SEEK THE CONTEXT: Biblical Texts, Language, Cultural Background & Meaning. Context Changes Everything!

Jesus the Nazarene or Nazarite?

Jesus the Nazarene or Nazarite?

After reading the gospels some people start thinking that Yeshua (Jesus) was a Nazarite.

“And came and lived in a city called Nazareth. This was to fulfill what was spoken through the prophets: “He shall be called a Nazarene.” (Mat 2:23 NASB)

The writings of the Apostles, the New Testament are Jewish literary works. Though the authors wrote in Greek there is always some Hebrew lurking behind their words. The writers of the New Testament wrote in Koine Judeo-Greek (common or colloquial Greek) and sometimes, linguistically-speaking, things got messy. Most of the time the Hebrew that stands behind the Greek is hard to see after the text was translated into English.  Here is the source of confusion… Nazarene is not the same as Nazarite and Hebrew shows this clearly!

In fact, these words are not even related to each other. In Hebrew, the word “Nazarite” is נָזִיר (nazir). It always describes someone “consecrated” or “devoted” to God. Notice that it is spelled with letter Zayn (the second letter). Matthew 2:23 uses terms: Ναζαρέτ / נְצָרֶת (natzaret) and Ναζωραῖος (nazoraios) “Nazareth” and “Nazarene”. Both of these words are connected to the original Hebrew word נֵצֶר (netzer) “branch” “shoot” or “sprout”. Notice that the second letter in נֵצֶר (netzer) is not Zayin but Tzadeh. The letters sound similar זִ (z) and צֶ (tz). They may even be phonetically represented by the same letters in Greek and in English, but they are entirely different letters.

So the word “Nazareth” נְצָרֶת (natzaret) in Hebrew implies that it is a town of “a branch, a shoot or a sprout”. No doubt this refers to the Messiah as he is described by the prophets (Is 11:1) or maybe to the people of Israel themselves (Is. 60:21). Nezarene in Hebrew is נוֹצְרִי (notzri). Coincidently the word for Christians in modern Hebrew is נוֹצְרִיִּים‎ (notzriim) – those who follow a Nazarene.  But a Nazarite is a completely different term, designating someone who is consecrated or separated for God’s purposes in some regard.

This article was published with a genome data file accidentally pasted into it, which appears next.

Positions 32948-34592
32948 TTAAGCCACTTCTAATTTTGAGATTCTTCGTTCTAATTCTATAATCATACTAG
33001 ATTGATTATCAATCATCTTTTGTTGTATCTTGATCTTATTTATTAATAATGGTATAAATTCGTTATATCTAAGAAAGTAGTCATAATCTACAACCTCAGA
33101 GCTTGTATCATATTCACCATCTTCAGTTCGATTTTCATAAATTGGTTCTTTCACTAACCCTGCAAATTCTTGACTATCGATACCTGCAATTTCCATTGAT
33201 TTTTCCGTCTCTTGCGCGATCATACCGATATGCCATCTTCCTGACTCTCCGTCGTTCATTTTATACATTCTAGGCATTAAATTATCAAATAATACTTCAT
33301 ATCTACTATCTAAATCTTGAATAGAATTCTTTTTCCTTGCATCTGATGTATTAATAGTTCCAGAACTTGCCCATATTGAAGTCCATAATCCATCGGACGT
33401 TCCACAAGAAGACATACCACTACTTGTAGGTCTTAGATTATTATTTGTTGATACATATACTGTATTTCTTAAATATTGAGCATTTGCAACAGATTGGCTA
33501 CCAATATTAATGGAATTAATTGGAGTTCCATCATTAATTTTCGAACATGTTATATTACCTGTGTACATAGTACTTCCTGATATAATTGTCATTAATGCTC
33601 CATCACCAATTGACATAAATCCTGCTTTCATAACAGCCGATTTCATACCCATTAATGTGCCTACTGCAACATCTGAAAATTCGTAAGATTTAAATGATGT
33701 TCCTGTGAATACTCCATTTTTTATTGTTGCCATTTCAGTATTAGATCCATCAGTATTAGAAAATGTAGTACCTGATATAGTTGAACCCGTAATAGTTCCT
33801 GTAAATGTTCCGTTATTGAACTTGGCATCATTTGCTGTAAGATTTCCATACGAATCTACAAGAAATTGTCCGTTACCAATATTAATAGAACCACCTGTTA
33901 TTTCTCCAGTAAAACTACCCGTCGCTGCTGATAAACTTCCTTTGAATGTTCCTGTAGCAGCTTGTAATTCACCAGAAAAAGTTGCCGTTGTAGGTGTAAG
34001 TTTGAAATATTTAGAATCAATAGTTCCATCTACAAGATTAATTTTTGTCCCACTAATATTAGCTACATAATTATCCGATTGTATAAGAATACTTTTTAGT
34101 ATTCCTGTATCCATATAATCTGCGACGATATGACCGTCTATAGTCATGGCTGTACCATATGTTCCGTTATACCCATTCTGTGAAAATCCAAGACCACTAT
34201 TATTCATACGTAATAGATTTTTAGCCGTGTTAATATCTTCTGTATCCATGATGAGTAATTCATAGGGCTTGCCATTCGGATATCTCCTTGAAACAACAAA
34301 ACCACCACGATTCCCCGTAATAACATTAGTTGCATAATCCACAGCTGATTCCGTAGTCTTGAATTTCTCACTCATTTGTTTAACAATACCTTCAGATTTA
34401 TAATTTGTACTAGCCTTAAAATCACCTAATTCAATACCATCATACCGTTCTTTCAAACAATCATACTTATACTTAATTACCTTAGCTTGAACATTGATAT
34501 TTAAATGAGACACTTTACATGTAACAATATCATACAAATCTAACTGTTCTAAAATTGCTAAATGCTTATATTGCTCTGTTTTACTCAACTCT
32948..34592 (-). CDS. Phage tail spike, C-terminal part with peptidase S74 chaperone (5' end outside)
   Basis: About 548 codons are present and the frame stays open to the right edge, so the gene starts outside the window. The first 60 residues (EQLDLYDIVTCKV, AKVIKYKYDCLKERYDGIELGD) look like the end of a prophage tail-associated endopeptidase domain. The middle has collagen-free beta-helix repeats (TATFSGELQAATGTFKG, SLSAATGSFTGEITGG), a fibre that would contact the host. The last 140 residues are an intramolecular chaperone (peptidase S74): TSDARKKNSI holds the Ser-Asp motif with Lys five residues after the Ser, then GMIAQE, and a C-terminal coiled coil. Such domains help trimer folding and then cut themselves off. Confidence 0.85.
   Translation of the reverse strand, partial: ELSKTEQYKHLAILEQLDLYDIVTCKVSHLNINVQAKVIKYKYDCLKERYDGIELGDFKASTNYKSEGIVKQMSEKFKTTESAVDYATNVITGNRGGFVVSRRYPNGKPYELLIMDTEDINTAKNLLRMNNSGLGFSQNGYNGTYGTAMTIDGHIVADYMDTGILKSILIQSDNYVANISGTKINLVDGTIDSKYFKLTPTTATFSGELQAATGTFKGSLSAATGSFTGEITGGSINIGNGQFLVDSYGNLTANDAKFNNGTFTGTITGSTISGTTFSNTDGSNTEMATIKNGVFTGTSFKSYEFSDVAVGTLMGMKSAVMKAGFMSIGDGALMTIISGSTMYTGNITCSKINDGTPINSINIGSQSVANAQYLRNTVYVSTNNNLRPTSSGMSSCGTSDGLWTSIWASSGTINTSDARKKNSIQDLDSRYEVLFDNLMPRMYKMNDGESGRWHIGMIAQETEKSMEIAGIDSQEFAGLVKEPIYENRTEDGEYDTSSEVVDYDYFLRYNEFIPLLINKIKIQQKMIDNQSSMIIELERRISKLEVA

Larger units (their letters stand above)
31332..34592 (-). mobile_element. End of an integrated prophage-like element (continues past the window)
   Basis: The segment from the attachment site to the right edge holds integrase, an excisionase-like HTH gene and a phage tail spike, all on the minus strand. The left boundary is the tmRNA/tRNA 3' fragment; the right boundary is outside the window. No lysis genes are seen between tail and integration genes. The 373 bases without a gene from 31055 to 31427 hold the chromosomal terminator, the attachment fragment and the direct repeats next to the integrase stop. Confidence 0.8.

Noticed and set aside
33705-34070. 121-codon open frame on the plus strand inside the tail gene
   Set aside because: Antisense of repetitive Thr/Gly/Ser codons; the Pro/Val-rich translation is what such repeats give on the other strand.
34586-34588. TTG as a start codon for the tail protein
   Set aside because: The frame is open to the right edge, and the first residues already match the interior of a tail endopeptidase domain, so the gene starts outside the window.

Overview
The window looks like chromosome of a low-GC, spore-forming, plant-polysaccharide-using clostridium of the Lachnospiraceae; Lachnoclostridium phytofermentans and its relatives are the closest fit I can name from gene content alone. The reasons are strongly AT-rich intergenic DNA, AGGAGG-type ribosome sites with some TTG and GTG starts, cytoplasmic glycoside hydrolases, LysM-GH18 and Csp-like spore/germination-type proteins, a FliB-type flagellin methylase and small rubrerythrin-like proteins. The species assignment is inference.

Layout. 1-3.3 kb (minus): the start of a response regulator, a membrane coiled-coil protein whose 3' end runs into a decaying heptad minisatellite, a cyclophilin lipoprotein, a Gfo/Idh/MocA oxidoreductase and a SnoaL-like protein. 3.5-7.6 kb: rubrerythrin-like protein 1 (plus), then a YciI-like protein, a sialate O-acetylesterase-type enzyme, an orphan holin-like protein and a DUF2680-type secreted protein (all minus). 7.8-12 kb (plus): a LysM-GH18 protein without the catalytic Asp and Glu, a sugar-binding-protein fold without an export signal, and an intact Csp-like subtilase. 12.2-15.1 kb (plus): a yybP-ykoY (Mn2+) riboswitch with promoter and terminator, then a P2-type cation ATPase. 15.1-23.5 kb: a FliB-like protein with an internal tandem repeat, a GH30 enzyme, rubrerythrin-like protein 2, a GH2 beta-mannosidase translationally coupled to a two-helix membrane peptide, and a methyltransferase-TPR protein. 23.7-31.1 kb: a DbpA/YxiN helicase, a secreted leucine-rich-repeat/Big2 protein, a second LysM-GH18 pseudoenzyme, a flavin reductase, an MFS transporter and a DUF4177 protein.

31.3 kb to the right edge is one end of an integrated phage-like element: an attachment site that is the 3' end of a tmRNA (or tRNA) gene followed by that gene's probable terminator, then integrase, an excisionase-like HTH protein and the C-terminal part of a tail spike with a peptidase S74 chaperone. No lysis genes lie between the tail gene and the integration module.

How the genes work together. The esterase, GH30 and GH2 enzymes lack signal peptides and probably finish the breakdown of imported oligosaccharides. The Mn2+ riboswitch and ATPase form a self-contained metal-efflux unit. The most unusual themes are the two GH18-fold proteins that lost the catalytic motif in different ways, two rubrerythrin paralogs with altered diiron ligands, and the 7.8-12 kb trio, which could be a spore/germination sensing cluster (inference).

The terms “Nazarene” and “Nazarite” may sound similar in English but they have no organic connection to each other in Biblical Hebrew from which they derive. They are spelled with different letters and are not connected etymologically. So, no, the Messiah was not a Nazarite and he was not even called a Nazarite by anyone. When Jesus was called a “Nazarene” he was associated with the geographic location from which he came, namely the town of Nazareth in Galilee. And colloquially that was not even a positive or a flattering reference. Many Judean Jews looked down at Galileean Jews and thought of them as uncultured, uneducated farmers and simpletons who spoke with a strange Galilean accent.

Pinchas

I am an educator, researcher, a faculty member and an avid believer in online education. My specialties are Sacred Texts and Cultures (Second Temple period, early Judaism and nascent Christianity). I am passionate about meaning, context, and cultural transmission of ancient texts. My preoccupations with history, ancient languages and contextual interpretation often find expression in my blog posts. Every human has a pretext, every message has a context. Context changes everything! Enjoy reading.


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